Biden unveils three nominees for top Fed posts as central bank prepares to lift interest rates

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President Biden on Friday unveiled a trio of nominees for leadership roles at the Federal Reserve, which will increase diversity and give the central bank a more liberal lean as it prepares to raise interest rates for the first time in four years.

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The White House nominates Sarah Bloom Ruskin, Lisa Cook and Philip Jefferson to fill three seats on the Fed’s powerful board of governors. If confirmed, he would join Democrat Red Brainard, the lone Democrat on the seven-member board.

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This is his second go-around for Ruskin. The Duke professor was a member of the Fed’s board from 2010 to 2014 during the Obama administration and previously worked with current chairman Jerome Powell. Her husband is Jamie Ruskin, the US Representative of Maryland.

She has been named as the next vice president of oversight, making her the Fed’s top Wall Street cop. He is seen as a supporter of tougher bank rules and more climate-related regulations, but has already drawn opposition from some Republicans.

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Pat Tommy of Pennsylvania criticized Ruskin for writing earlier this week that the Fed should not encourage lending to oil and gas providers.

Cook and Jefferson, who are both black, are distinguished economists.

Cook was Biden’s economic advisor during the 2020 presidential campaign and served on an advisory board at the Chicago Federal Reserve. Jefferson is a former staff economist at the Fed and a current professor at Davidson College in North Carolina.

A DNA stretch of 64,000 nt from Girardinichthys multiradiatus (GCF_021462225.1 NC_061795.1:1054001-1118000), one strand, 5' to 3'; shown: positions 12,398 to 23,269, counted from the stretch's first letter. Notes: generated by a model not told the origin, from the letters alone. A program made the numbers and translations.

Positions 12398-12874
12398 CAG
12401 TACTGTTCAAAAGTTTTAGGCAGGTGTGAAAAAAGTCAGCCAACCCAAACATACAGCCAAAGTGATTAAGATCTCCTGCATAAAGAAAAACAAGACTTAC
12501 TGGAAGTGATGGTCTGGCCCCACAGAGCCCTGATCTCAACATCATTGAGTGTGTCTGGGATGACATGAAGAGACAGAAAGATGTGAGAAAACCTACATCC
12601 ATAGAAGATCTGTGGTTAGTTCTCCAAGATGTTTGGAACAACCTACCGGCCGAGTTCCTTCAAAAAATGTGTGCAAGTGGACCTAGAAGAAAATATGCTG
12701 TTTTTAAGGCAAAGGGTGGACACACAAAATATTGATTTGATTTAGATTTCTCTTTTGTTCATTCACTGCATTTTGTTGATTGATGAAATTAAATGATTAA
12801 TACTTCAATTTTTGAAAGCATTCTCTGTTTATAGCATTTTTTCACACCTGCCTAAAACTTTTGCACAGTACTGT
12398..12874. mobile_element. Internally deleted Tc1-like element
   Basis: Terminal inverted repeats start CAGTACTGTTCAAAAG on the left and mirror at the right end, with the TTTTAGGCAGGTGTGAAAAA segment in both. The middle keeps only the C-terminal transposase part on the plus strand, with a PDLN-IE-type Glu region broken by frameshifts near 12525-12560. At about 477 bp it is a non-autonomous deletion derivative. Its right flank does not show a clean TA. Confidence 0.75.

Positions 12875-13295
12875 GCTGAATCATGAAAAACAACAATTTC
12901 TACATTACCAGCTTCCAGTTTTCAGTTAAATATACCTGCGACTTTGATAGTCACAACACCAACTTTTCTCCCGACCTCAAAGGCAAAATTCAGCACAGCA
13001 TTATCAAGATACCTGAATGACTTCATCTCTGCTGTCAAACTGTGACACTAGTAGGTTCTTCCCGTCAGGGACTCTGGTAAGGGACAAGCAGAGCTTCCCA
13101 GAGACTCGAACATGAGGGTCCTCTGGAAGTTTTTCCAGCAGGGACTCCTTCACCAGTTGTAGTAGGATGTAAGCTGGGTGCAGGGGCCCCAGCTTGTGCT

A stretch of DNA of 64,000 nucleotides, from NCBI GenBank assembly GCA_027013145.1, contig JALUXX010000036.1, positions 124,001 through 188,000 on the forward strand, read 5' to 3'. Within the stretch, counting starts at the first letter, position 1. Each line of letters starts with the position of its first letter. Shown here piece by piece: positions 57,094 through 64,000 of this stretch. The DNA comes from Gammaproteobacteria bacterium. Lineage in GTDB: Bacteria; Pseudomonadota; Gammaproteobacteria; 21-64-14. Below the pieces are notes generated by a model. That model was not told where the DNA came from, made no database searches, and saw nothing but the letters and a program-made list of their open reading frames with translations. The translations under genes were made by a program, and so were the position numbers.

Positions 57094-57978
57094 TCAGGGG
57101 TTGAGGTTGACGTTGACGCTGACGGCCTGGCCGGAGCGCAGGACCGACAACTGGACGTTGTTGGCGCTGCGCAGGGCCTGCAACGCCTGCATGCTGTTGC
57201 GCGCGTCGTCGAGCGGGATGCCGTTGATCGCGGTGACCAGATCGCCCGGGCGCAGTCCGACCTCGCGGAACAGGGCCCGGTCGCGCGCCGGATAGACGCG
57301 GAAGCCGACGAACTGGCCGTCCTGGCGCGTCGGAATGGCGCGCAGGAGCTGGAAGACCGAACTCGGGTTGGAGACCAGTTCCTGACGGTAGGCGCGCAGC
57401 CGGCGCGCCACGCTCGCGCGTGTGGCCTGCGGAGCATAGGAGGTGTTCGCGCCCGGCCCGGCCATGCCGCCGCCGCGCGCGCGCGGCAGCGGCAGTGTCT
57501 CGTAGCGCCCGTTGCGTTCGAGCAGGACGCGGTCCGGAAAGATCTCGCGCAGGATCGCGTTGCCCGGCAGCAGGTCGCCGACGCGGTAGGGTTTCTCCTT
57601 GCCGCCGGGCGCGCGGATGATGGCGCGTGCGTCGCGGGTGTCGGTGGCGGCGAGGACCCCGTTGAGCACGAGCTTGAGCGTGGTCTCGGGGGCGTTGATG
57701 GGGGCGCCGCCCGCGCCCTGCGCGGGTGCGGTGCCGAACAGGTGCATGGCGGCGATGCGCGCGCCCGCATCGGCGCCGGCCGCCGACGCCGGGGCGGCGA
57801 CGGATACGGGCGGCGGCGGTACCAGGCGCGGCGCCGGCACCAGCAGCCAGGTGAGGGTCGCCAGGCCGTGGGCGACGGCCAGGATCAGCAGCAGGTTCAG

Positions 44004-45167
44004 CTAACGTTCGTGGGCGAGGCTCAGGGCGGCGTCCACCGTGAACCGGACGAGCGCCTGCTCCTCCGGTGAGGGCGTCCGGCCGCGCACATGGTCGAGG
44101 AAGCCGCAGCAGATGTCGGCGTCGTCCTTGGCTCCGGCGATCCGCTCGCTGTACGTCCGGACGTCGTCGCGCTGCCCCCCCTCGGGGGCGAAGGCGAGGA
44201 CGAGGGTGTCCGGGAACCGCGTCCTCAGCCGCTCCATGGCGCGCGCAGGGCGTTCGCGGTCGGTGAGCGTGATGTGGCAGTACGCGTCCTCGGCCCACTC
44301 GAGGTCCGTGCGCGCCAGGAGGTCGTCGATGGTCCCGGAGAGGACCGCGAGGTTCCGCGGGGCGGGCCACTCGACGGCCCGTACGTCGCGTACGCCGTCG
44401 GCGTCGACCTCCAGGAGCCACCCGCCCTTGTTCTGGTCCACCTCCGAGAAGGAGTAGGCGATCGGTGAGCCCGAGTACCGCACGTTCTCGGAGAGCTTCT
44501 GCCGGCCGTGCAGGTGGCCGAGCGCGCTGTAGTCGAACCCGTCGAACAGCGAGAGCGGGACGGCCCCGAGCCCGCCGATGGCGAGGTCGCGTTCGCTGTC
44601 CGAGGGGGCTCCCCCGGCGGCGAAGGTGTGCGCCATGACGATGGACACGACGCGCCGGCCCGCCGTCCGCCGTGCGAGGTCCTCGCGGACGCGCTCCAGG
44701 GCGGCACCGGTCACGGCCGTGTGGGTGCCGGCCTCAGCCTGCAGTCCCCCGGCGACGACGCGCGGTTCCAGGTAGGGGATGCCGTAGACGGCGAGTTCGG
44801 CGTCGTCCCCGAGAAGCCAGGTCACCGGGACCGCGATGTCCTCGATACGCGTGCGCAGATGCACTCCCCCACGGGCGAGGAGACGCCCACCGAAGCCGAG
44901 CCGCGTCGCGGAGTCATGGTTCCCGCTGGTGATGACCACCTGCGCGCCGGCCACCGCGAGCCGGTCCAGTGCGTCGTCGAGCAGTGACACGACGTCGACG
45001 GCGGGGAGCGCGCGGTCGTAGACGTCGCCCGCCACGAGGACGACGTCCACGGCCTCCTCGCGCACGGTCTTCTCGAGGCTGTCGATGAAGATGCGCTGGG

There are only three other African-American board members in the Fed’s 108-year history.

“We are in a moment of unique economic challenges as well as historic economic progress as we work to advance our recovery. This is a moment that calls for sound, independent leadership from the Board of Governors at the Federal Reserve,” President Joe Biden said in a statement.

“That’s why I’m proud to nominate Sarah Bloom Ruskin, Lisa Cook and Philip Jefferson, who will expand their knowledge, experience and expertise to the Board of Governors.”

Analysts say the new nominees will join the Fed at a critical time, but are unlikely to influence the Fed to change their current roadmap.

The central bank is phasing out a massive bond-buying program and is on track to raise interest rates in 2022 for the first time since the pandemic to counter the biggest rise in US inflation in nearly four decades.

The cost of living has increased by about 7% in the past year, thanks to heavy incentives from the central bank and the federal government.

The stimulus helped the economy accelerate and recover faster, but all-expenses also hit businesses’ ability to keep up with demand. The slowdown in the global flow of trade goods has added to the crisis.

What could affect the new nominees is the timing of the central bank’s attempt to wean the economy away from federal stimulus.

They may also advocate for tougher fiscal rules or push the Fed to place greater emphasis on inequality and climate change in its decisions.


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